Some people get ill within the first six months after getting infected. The symptoms of this “acute” hepatitis are loss of appetite, stomachache, tiredness, nausea, and vomiting. These people might also have yellow of the whites of the eyes (jaundice) or joint pain. For some people, acute infection leads to chronic infection. People with chronic HBV infection commonly do not feel sick for many years but will have symptoms if they develop the most serious complications from hepatitis B, like cirrhosis or liver cancer. A person infected with the virus can pass it on to others even if he or she does not feel sick or show signs. The best method to prevent hepatitis B is by getting vaccinated.

Symptoms

The symptoms of hepatitis B vary with age. Most children under the age of 5 have no symptoms. In older children and adults, the symptoms include:

  • Fatigue
  • Loss of appetite
  • Fever
  • Nausea
  • Vomiting
  • Abdominal pain
  • Dark urine
  • Jaundice
  • Clay-colored stool
  • Joint pain

Chronic Infection

The risk of chronic infection with hepatitis B varies greatly with age. About 90 percent of infected children and up to 50 percent of infected children aged 1-5 years are infected with HPV. In contrast, approximately 95 percent of adults do not fully recover from HPV infection and become chronically infected. Complications of chronic HBV infection include cirrhosis or liver cancer. 

Causes

Hepatitis B is spread by exposure to infected blood or body fluids, including:

  • Birth to an infected mother
  • Sex with an infected partner
  • Injection-drug use that involves sharing needles or syringes
  • Contact with the infected person’s blood or open sores
  • Injuries due to needle sticks or sharp instruments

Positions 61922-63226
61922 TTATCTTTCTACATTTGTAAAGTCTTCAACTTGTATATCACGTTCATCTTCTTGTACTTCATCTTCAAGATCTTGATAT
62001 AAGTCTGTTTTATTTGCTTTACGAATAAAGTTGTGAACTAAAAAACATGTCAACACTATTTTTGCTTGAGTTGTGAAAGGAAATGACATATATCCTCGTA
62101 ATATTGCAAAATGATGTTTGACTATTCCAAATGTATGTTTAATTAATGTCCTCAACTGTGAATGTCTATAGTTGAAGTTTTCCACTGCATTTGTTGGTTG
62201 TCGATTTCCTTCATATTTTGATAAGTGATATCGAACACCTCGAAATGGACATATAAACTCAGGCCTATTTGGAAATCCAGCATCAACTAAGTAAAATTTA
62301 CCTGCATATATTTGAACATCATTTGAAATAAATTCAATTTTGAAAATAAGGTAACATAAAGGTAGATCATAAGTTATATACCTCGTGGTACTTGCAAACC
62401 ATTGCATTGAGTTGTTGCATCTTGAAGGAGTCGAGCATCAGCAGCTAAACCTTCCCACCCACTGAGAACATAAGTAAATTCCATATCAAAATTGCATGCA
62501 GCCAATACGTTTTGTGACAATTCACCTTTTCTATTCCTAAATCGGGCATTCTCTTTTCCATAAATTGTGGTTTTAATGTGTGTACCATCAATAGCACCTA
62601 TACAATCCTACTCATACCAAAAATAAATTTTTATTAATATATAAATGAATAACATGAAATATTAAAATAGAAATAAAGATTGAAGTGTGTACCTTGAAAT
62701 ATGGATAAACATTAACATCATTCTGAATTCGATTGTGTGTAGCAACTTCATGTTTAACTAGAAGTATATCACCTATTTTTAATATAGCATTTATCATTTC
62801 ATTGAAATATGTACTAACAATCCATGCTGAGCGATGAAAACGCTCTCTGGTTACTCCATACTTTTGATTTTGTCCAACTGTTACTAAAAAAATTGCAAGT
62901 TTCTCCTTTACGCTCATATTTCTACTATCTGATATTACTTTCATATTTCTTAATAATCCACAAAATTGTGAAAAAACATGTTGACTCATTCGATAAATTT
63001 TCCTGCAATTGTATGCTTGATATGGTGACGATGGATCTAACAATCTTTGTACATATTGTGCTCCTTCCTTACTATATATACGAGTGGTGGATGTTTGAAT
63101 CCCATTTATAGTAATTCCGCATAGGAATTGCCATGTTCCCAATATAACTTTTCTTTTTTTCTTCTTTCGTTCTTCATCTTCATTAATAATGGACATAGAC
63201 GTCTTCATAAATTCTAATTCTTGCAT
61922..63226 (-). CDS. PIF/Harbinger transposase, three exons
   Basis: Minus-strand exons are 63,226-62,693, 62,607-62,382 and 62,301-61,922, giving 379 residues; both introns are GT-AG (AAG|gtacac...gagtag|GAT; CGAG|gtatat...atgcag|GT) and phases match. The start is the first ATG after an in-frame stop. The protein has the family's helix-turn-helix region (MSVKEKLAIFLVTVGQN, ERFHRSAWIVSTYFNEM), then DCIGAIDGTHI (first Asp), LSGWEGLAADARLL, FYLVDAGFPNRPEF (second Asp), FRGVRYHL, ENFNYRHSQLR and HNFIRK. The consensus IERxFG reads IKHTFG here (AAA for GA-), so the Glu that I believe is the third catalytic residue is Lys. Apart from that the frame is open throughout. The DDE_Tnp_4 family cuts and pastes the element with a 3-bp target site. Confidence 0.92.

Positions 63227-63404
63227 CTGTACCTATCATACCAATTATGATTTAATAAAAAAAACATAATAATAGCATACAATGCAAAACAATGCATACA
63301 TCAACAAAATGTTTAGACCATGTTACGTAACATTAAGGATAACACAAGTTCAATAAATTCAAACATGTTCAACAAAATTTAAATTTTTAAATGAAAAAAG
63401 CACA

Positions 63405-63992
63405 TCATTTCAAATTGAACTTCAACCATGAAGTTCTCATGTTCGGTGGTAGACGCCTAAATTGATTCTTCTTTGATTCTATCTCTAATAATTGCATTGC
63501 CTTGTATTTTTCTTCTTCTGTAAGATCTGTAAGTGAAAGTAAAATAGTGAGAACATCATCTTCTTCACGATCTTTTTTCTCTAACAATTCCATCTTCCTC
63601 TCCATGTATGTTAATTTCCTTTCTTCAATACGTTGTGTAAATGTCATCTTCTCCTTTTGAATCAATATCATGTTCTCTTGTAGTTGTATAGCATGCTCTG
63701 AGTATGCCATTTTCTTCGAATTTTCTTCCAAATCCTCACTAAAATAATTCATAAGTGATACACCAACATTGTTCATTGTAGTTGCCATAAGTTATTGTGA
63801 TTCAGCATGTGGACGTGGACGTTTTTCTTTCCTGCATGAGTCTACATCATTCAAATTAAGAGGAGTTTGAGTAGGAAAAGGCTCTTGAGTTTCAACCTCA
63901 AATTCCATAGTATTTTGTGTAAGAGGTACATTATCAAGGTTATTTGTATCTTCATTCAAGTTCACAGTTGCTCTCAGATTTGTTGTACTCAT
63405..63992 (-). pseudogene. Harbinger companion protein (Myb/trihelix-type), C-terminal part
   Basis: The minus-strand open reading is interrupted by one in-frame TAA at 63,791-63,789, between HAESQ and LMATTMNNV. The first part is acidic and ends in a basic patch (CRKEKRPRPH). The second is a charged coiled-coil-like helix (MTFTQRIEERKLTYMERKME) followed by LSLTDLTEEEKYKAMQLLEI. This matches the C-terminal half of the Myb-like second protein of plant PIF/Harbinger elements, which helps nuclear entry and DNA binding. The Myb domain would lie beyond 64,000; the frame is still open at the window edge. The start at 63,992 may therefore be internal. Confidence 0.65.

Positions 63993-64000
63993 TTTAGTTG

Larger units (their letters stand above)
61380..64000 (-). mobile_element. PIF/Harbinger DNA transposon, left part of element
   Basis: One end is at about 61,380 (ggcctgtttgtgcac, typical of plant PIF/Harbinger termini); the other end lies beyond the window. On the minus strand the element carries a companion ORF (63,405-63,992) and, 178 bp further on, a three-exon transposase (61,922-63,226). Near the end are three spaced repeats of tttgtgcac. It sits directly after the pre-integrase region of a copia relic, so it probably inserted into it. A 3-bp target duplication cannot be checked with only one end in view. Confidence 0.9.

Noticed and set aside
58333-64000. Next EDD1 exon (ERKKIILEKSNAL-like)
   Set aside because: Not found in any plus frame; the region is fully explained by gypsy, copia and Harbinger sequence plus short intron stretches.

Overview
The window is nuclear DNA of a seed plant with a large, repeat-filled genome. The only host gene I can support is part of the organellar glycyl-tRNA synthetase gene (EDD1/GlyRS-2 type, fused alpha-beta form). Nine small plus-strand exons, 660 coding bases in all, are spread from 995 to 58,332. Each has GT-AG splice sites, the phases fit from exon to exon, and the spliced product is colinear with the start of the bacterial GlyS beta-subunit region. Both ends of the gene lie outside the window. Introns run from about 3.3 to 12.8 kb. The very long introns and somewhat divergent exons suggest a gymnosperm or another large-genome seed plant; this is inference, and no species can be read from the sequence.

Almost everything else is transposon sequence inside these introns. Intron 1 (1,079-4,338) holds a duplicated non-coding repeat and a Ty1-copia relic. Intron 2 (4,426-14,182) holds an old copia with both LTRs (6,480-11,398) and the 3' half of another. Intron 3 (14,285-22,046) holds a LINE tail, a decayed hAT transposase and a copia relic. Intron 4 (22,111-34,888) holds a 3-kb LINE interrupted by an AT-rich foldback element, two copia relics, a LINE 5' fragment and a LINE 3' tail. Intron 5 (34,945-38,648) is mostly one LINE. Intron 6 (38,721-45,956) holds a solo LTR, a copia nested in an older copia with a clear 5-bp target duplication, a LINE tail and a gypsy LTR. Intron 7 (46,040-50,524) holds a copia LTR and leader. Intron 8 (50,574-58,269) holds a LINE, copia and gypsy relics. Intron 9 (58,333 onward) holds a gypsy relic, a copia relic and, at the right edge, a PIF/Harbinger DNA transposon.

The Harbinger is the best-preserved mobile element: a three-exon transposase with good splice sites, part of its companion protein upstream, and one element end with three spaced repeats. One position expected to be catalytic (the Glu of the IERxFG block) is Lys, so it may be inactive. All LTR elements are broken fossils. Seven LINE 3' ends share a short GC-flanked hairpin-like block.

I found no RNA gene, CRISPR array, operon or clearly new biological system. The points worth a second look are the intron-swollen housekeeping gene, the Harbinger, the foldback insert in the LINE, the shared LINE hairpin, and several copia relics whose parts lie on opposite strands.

Hepatitis C

Hepatitis C is a liver infection caused by the hepatitis C virus (HCV), which is a virus that spreads through the blood. For some, hepatitis C is a short-term disease, but 75-85 percent of people with hepatitis C will have a chronic, chronic infection. Chronic hepatitis C is a serious illness that can lead to chronic health problems and even death. Most of the victims may not be aware of their infection because they are not medically ill. There is no vaccine for hepatitis C, but there is an effective treatment. The best way to prevent hepatitis C is to avoid contagious behaviors, especially injecting medications and sharing needles.

Symptoms

People with severe HCV infection usually have no symptoms or mild symptoms.

If symptoms occur, they include:

  • Fever
  • Fatigue
  • Dark urine
  • Clay-colored bowel movements
  • Abdominal pain
  • Loss of appetite
  • Nausea
  • Vomiting
  • Joint pain
  • Jaundice

Most people with chronic HCV infection do not experience symptoms, making it difficult to diagnose and treat. Many eventually develop chronic liver disease, which can range from mild to severe. Complications include cirrhosis and liver cancer.

Causes

HCV is primarily transmitted through infected blood. The exchange may result in:

  • Sharing to make or inject needles, syringes, or other equipment
  • Needlestick injuries in healthcare settings
  • Born to a mother with hepatitis C.

In general, a person can get the hepatitis C virus:

  • Tattooing or body tattooing in an uncontrolled setting
  • Sharing personal care items related to another person’s blood
  • Having sex with someone infected with the hepatitis C virus

Hepatitis D

Hepatitis D is a liver infection caused by the hepatitis D virus (HDV). Hepatitis D occurs only in people who are already infected with the hepatitis B virus and is uncommon in the United States. There is no vaccine for hepatitis D, but it can be prevented with the hepatitis B vaccine.

Hepatitis E

Hepatitis E is a liver infection caused by the hepatitis E virus (HEV). People with HEV usually recover completely without any problems. Hepatitis E is rare in the United States but is common in many parts of the world. No vaccine for hepatitis E is now available in the United States.

When to see a doctor

If you know you’ve been exposed to hepatitis contact your doctor immediately. If you receive treatment within 24 hours of being infected, preventative treatment may reduce your risk of infection.

If you think you have symptoms of hepatitis contact your doctor.